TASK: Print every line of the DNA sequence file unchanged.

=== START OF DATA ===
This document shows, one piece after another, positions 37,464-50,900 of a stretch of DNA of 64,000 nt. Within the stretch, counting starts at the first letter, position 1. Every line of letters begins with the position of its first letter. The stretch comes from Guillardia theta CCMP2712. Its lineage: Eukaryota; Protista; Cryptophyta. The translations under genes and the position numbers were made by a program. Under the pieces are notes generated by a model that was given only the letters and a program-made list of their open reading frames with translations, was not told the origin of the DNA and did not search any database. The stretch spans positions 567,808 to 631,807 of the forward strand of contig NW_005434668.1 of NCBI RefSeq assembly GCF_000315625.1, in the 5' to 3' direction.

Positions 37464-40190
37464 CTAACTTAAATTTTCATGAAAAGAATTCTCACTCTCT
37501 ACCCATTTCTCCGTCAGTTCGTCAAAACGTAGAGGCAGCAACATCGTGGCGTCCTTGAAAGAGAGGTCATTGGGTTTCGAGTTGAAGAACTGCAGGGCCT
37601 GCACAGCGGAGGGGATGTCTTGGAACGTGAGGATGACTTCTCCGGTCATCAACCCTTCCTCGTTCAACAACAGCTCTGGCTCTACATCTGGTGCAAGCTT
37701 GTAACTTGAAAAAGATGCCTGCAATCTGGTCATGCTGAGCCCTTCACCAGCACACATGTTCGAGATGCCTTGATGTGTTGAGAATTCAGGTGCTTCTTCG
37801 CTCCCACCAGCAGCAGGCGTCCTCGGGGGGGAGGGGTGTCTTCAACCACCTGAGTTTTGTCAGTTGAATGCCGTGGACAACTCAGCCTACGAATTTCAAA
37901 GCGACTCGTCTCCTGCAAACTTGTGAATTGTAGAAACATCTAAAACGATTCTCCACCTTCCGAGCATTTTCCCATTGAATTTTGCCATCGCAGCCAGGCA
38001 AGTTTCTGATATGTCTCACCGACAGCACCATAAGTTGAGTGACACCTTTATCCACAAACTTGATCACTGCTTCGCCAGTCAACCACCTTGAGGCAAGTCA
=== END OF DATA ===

This document shows, one piece after another, positions 37,464-50,900 of a stretch of DNA of 64,000 nt. Within the stretch, counting starts at the first letter, position 1. Every line of letters begins with the position of its first letter. The stretch comes from Guillardia theta CCMP2712. Its lineage: Eukaryota; Protista; Cryptophyta. The translations under genes and the position numbers were made by a program. Under the pieces are notes generated by a model that was given only the letters and a program-made list of their open reading frames with translations, was not told the origin of the DNA and did not search any database. The stretch spans positions 567,808 to 631,807 of the forward strand of contig NW_005434668.1 of NCBI RefSeq assembly GCF_000315625.1, in the 5' to 3' direction.

Positions 37464-40190
37464 CTAACTTAAATTTTCATGAAAAGAATTCTCACTCTCT
37501 ACCCATTTCTCCGTCAGTTCGTCAAAACGTAGAGGCAGCAACATCGTGGCGTCCTTGAAAGAGAGGTCATTGGGTTTCGAGTTGAAGAACTGCAGGGCCT
37601 GCACAGCGGAGGGGATGTCTTGGAACGTGAGGATGACTTCTCCGGTCATCAACCCTTCCTCGTTCAACAACAGCTCTGGCTCTACATCTGGTGCAAGCTT
37701 GTAACTTGAAAAAGATGCCTGCAATCTGGTCATGCTGAGCCCTTCACCAGCACACATGTTCGAGATGCCTTGATGTGTTGAGAATTCAGGTGCTTCTTCG
37801 CTCCCACCAGCAGCAGGCGTCCTCGGGGGGGAGGGGTGTCTTCAACCACCTGAGTTTTGTCAGTTGAATGCCGTGGACAACTCAGCCTACGAATTTCAAA
37901 GCGACTCGTCTCCTGCAAACTTGTGAATTGTAGAAACATCTAAAACGATTCTCCACCTTCCGAGCATTTTCCCATTGAATTTTGCCATCGCAGCCAGGCA
38001 AGTTTCTGATATGTCTCACCGACAGCACCATAAGTTGAGTGACACCTTTATCCACAAACTTGATCACTGCTTCGCCAGTCAACCACCTTGAGGCAAGTCA